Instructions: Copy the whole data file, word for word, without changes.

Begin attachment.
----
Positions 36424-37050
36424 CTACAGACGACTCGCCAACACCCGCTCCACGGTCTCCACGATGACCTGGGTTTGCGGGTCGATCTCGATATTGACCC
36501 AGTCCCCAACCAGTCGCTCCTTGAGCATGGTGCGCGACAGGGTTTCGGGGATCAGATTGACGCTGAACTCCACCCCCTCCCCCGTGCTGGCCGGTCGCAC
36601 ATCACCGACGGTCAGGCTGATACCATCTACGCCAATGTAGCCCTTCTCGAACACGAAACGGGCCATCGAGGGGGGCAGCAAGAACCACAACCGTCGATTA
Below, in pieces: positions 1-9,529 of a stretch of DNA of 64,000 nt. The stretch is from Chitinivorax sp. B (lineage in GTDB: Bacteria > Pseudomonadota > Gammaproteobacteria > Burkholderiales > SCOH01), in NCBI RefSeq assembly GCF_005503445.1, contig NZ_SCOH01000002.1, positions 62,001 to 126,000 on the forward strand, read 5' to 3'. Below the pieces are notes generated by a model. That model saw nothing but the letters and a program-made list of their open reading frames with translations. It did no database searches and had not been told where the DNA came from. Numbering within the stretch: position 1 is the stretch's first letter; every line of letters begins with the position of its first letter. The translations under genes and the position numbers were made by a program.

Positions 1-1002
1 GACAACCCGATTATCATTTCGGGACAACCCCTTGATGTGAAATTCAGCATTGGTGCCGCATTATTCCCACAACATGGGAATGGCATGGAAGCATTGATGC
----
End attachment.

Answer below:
Positions 36424-37050
36424 CTACAGACGACTCGCCAACACCCGCTCCACGGTCTCCACGATGACCTGGGTTTGCGGGTCGATCTCGATATTGACCC
36501 AGTCCCCAACCAGTCGCTCCTTGAGCATGGTGCGCGACAGGGTTTCGGGGATCAGATTGACGCTGAACTCCACCCCCTCCCCCGTGCTGGCCGGTCGCAC
36601 ATCACCGACGGTCAGGCTGATACCATCTACGCCAATGTAGCCCTTCTCGAACACGAAACGGGCCATCGAGGGGGGCAGCAAGAACCACAACCGTCGATTA
Below, in pieces: positions 1-9,529 of a stretch of DNA of 64,000 nt. The stretch is from Chitinivorax sp. B (lineage in GTDB: Bacteria > Pseudomonadota > Gammaproteobacteria > Burkholderiales > SCOH01), in NCBI RefSeq assembly GCF_005503445.1, contig NZ_SCOH01000002.1, positions 62,001 to 126,000 on the forward strand, read 5' to 3'. Below the pieces are notes generated by a model. That model saw nothing but the letters and a program-made list of their open reading frames with translations. It did no database searches and had not been told where the DNA came from. Numbering within the stretch: position 1 is the stretch's first letter; every line of letters begins with the position of its first letter. The translations under genes and the position numbers were made by a program.

Positions 1-1002
1 GACAACCCGATTATCATTTCGGGACAACCCCTTGATGTGAAATTCAGCATTGGTGCCGCATTATTCCCACAACATGGGAATGGCATGGAAGCATTGATGC